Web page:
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Tuesday, May 14, 2013

Lessons on Character.....from Spiffy the Goat.

Meet Spiffy and Spy, the latest additions to our mini farm.  I had grand ideas about bring home a milk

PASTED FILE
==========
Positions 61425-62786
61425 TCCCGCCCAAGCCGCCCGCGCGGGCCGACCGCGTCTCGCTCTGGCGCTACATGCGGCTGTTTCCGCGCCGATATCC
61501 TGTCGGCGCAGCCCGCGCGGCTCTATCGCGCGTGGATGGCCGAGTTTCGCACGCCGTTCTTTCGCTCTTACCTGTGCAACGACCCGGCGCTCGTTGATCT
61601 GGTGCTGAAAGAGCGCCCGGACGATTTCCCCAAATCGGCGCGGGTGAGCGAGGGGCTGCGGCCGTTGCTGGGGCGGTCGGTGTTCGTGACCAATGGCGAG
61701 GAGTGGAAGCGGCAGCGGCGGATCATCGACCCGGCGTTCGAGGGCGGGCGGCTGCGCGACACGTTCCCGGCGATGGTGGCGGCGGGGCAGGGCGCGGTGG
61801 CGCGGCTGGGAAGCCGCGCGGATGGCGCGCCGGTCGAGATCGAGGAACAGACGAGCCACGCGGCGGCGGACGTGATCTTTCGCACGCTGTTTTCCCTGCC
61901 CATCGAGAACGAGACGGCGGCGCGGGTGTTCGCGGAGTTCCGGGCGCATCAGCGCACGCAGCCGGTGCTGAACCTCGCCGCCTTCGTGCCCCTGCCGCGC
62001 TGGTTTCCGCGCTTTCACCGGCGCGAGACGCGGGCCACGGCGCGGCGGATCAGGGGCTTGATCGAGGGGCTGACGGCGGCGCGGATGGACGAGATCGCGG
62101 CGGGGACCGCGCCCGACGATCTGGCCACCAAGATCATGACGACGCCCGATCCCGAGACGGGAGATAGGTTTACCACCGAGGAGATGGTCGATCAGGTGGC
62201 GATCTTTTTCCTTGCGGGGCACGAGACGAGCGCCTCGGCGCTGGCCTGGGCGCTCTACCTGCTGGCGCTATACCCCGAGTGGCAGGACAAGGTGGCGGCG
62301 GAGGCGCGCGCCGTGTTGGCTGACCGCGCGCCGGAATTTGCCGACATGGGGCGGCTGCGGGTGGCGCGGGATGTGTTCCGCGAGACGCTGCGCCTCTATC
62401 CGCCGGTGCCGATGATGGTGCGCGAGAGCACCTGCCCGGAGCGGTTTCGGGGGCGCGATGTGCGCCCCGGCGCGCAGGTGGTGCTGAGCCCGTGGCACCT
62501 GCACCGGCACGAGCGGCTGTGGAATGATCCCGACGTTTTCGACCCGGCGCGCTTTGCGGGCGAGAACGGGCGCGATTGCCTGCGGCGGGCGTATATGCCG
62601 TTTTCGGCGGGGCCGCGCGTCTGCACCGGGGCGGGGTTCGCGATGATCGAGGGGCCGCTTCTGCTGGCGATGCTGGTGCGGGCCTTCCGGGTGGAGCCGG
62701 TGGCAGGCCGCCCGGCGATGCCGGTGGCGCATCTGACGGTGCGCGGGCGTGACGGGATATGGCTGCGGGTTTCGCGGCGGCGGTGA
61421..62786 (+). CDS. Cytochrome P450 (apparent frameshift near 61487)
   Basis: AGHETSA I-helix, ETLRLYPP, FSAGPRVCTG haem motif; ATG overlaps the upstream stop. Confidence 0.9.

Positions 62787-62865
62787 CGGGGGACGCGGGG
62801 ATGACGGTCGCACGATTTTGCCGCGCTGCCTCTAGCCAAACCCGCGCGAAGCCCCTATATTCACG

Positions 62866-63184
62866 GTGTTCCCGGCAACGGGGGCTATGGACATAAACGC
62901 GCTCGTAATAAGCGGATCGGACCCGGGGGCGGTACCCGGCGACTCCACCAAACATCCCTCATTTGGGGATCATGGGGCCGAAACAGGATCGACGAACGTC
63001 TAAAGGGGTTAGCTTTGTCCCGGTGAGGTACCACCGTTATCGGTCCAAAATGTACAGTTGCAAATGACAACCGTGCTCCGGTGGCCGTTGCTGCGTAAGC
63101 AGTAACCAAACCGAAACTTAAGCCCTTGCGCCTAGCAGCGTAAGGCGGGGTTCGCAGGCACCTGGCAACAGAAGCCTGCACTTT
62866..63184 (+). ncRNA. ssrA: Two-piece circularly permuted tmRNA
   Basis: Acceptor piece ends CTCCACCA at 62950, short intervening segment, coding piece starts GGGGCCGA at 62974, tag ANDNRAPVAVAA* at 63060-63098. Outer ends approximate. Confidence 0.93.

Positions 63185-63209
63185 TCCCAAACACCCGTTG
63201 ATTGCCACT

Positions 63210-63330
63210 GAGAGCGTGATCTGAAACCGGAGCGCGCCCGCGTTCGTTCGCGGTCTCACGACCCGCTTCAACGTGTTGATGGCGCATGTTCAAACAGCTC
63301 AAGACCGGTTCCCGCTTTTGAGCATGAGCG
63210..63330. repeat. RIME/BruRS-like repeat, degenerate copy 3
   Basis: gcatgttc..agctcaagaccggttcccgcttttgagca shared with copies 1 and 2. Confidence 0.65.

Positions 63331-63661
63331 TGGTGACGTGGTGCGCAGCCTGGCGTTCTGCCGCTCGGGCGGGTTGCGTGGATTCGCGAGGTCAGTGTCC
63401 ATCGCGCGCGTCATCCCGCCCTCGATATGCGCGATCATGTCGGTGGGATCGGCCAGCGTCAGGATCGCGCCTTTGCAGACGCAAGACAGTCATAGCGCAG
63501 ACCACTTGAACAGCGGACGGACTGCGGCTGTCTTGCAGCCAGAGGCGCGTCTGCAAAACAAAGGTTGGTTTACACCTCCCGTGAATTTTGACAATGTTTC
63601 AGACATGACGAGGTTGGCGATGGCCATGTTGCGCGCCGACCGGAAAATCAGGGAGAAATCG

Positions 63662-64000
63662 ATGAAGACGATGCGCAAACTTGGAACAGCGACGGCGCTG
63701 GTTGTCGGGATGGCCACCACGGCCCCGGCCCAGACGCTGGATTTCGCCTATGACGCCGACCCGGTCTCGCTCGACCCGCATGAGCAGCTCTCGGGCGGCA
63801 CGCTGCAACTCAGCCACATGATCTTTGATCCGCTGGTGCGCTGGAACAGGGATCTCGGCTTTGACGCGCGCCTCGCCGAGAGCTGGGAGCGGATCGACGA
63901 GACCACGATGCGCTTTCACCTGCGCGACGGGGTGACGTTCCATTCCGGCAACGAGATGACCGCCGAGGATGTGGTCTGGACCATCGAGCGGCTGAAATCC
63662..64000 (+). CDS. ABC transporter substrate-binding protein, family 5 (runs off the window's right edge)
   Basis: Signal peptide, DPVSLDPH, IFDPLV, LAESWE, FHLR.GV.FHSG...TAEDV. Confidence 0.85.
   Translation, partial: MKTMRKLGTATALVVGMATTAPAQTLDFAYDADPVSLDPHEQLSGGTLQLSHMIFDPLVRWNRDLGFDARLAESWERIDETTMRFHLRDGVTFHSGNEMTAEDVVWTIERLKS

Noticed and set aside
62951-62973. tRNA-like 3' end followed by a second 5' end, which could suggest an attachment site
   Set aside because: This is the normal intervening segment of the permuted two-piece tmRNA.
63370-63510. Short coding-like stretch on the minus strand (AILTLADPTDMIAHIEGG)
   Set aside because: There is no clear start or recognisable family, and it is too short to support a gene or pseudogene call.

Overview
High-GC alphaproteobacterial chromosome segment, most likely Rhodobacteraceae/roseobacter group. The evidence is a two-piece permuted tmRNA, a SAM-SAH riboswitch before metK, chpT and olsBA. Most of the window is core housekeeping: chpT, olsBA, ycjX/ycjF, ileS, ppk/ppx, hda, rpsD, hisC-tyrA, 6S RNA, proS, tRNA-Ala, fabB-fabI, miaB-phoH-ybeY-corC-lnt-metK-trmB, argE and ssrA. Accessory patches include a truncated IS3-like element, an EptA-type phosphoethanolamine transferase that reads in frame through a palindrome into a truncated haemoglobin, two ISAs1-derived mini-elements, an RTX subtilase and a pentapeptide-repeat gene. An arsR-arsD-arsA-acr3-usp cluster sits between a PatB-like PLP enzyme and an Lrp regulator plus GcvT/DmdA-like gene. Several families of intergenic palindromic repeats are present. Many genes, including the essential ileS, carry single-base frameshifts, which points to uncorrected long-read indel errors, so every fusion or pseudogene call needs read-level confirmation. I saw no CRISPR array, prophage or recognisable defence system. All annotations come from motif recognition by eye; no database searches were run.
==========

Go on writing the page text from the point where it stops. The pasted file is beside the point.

goat, provided by my dear friends, and her jumping straight into the stanchion , eager to be milked! HA! Goats may be simple minded but that does not mean they are dumb!  We built our pen, we built our stanchion, all was ready and beautiful.... I went to my friends house the morning of the pickup, milked multiple goats, including Spiffy, to sharpen my skills before the grand moment when I would milk her on my own at home.  It went well.  I loaded her into the crate in the back of my Yukon, K held Spy in her lap in the back seat.  I brought them home, put them straight in their pen with super yummy alfalfa and grain to help them adjust.  I put down a ton of straw bedding...my first mistake...you don't need a lot...and they will pee on it...immediately...oh no not in their goat yard....in their bedding.  Okay, moving on.  My girlfriend told me to pick up just plain ol' grain.  I heard regular cob...not sweet cob.  Oops....lets just say Spiffy was less than impressed.  So the next morning it was the big moment...my first milking, solo.  I was up and ready...supplies ready the night before...teat dip, check....cleaning solution...check....milking pail...check.  That was about as smooth as it would get...I opened the pen door and she just stared at me...like "what do you want me to do  lady.." So I wound up dragging her to the stanchion....she stared at it...so I picked her up and set her on it...to which she promptly jumped off.  Okay, round two...this time I picked her up and forced her head into the lock. At this point her patience and mine were gone.  I filled the bucket with the not so impressive cob, to which she immediately knocked of the stanchion....an accident I thought, so I picked it up and put it back....down again....hmmmm so I tied it to the stanchion....to no avail she still knocked it down.  Oy...note to self by over the rail bucket. Okay, finally time to milk....or so I thought, lets just say I had to hold her up with one hand and attempt to milk with the other...remember I am a novice here.  I couldn't even get  the bucket under her...i basically manhandled her and milked straight unto the stanchion.  It was one of the most frustrating experiences in a long time!  To top it off she had diarrhea! I called AW near tears.  I didn't understand...at her house she jumped right in, let her milk happily...what was I doing wrong!?!?  So here is where I learned lessons on character from, of all things, a goat.  I tend to force things, make them happen....not always a good quality.  This goat was just removed from her heard, brought to a new home, and then expected to perform with no training (or re-training) what so ever.  I remember when AW had moved her stanchion and all her goats were confused, they are a creature of habit and routine.